While we were waiting we got dinner ready, anxiously watched the low-hanging, scattered thunderstorm clouds, and said a prayer for our friends that everything would work out. Right as we said amen, the floodgates opened up and we were soaked under a deluge. We felt horrible that all that hay out in the field would be ruined by the water–hay that is even slightly damp when baled will end up rotting, rendering it inedible for horses. As we drove to their house to help them unload the trailer load that they had managed to pick up, we had a bit of something like survivor’s guilt looking at all the hayfields we passed. Plenty of people had finally gotten their hay cut for the first time that year (when in reality, they typically should have been getting a second cutting), only to have it soaked by a brief passing storm.

Lots of ruined hay. 😢

Our friends had driven home, missing the rain, so we knew they at least had a few hundred bales they’d need to feed their animals over the winter. But, surprise, surprise, it turns out, the scattered rainstorms had completely missed their field. Even while we were blessed with a nice thick rain at home to keep our pastures growing for the animals to graze, not five miles away, it was as dry as a bone so their hay wasn’t wasted. Another miracle. 😉 Monday afternoon and into the evening, we helped pick up the rest of what was baled and it looks like they’re set for a good long while with hay, too.


Our last miracle of the week happened the next morning when we were scheduled to have the cows bred before we took off for our week-long trip to Nebraska. If there’s one thing I’ve learned about cows, it’s that the grass is always greener on the other side for them. Though they were in a perfectly good paddock, they found a chink in the fencing and in a way I can’t begin to comprehend, they wriggled out of the fence (no easy feat for a cow…they aren’t exactly athletic like the horses, who, ironically, have never escaped from this house). Sometime in the night, they snuck out for a walk around the neighborhood, pooping in people’s barns, eating their sweet corn, and drinking out of their birdbaths. When I woke up the next morning to bring the two cows into the barn to be bred, imagine my panic when I discovered they were nowhere to be seen. An understandably grumpy neighbor came to tell us he’d spotted them eating his corn before he’d chased them off. Jack immediately jumped in one car while I gathered up the kids and shoved them into the other, telling them right then to start praying.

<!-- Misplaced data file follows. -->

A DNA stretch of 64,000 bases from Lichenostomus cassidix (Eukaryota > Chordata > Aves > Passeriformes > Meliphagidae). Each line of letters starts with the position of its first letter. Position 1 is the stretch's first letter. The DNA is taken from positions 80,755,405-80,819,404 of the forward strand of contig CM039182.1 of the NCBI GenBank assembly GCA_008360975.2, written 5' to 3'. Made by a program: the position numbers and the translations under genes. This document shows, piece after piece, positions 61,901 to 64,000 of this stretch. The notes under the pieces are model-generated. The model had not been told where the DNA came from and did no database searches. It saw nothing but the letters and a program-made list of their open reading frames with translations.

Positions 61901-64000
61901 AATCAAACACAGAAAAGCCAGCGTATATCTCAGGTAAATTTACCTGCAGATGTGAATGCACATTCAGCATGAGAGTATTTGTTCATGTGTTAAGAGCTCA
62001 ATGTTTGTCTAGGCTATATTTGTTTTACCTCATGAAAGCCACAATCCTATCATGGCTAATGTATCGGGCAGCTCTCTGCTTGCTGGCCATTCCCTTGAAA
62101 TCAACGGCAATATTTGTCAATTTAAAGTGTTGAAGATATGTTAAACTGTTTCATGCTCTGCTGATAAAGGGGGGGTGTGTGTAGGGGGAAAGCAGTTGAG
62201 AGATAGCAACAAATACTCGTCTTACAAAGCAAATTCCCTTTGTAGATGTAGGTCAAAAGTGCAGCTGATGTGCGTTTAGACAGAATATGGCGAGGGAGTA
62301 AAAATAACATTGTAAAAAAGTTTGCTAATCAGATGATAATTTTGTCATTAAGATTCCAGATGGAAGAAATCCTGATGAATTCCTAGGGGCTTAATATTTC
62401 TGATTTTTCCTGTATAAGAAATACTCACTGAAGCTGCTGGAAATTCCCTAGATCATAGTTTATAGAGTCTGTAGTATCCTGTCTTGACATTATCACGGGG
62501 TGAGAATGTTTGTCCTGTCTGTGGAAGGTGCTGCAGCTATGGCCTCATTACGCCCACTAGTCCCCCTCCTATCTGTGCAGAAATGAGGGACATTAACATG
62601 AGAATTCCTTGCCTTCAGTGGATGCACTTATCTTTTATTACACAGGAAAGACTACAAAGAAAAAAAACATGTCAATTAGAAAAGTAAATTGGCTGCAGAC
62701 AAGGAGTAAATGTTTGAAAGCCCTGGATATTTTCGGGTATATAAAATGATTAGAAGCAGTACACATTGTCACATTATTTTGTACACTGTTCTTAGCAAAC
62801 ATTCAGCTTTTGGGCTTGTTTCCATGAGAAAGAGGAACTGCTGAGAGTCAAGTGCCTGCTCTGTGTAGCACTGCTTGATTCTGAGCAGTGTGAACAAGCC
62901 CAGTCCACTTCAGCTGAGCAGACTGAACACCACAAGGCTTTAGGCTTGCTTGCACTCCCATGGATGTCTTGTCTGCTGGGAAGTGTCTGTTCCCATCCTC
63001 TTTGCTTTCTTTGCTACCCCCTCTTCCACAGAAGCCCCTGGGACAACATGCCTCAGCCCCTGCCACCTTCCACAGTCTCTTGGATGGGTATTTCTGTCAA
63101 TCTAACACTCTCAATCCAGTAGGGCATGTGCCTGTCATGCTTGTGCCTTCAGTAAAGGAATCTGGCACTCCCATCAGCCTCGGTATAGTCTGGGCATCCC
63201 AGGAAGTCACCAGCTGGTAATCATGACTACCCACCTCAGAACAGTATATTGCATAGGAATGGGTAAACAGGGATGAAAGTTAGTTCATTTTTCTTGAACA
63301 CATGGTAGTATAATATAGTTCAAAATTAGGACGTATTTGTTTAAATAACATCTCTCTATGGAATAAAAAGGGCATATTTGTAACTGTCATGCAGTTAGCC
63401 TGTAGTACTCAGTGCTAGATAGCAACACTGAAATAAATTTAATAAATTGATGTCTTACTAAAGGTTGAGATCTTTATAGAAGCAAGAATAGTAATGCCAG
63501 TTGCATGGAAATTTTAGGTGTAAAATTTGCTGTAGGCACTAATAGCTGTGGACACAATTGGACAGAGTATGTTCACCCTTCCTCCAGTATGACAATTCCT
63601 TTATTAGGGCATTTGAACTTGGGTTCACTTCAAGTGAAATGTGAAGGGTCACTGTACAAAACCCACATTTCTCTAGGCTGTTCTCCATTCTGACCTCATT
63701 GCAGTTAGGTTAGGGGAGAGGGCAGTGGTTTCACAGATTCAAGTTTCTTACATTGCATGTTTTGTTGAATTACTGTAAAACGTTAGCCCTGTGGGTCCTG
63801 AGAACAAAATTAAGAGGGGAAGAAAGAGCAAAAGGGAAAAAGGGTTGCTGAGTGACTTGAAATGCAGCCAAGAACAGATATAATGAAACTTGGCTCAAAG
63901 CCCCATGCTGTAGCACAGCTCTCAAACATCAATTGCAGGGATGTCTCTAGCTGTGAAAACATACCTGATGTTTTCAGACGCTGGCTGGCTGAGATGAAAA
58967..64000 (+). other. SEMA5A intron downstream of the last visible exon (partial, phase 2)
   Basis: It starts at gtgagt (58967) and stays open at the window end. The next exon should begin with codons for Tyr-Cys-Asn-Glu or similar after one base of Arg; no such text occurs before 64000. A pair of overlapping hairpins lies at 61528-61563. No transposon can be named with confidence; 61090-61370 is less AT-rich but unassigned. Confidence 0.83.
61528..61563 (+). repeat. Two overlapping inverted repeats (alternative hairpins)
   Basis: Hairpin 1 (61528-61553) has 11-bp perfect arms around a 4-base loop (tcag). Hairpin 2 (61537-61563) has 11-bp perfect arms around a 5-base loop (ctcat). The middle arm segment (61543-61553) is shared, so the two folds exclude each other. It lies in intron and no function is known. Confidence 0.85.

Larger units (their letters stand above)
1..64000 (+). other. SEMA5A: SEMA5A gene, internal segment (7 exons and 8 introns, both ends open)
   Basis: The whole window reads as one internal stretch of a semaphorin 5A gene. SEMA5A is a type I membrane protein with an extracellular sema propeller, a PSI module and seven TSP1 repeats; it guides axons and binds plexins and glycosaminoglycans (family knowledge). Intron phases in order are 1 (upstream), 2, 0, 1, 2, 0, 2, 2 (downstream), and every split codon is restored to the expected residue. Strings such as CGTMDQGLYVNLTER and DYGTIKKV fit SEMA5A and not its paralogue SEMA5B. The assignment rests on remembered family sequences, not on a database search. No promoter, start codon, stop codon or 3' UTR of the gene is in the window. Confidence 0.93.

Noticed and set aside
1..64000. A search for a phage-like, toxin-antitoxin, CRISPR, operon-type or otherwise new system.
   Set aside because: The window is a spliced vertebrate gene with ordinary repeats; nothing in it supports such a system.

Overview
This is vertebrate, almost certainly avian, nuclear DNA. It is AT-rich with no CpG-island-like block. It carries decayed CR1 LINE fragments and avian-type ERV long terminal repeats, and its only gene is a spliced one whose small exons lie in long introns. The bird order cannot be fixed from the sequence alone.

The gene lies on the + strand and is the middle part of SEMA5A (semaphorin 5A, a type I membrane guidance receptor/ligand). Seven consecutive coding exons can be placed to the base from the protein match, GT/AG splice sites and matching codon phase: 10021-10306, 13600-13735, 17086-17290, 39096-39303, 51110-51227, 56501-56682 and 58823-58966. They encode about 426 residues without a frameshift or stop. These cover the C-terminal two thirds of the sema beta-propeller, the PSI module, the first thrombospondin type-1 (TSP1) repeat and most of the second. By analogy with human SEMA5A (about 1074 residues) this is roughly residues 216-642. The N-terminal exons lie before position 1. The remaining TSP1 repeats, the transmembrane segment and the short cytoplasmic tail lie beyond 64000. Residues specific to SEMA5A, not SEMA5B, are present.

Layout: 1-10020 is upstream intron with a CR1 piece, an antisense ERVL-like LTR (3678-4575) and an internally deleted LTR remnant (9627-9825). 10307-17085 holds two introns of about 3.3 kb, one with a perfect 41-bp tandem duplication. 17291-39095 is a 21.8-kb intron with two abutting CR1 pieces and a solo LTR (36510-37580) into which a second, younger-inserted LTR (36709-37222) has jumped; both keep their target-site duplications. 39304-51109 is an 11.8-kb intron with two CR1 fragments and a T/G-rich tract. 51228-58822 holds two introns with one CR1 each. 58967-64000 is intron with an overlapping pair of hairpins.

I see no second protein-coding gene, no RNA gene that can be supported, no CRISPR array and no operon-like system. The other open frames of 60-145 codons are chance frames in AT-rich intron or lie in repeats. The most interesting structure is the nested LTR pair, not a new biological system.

Dolly is a curious cow.

Right next to our property, where Jack has gone mushroom hunting, is an expansive forest that goes on f-o-r-e-v-e-r. If the cows had decided to go in there, they would have been able to roam for miles and miles without ever being spotted ever again (remember that story about Evelyn and the goats? That’s what I was feeling right about then). But guess what? Jack barely drove a city block away from our house and spotted three spoiled, rotten cows peeking out at the road. He shook a bit of sweet feed and convinced them to be caught (thankfully, two of them had their halters on), and walked the three stinkers home. We even made it back in time that the guy who was going to artificially breed them showed up right as we brought them into the barn, so we didn’t miss the window of opportunity. To top it all off, we were still able to make it to Nebraska at a reasonable hour, even after leaving a touch later than what we were hoping, due to the naughty cows unexpectedly taking up some of our morning. Miracle number four, right there!

Back where she belongs.

Sometimes, things don’t go as planned, leaving us disappointed and understandably frustrated until we can see the bigger picture. All four of these miracles–which might seem unimportant to others but were extremely tender mercies meant specifically for us–were an impactful reminder to be patient, that prayers are answered, to be humble, and that in the end, it’ll all work out.


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True stories of raising children, remodeling, braving the elements and plotting out life, all while living on a humble acreage in central Indiana.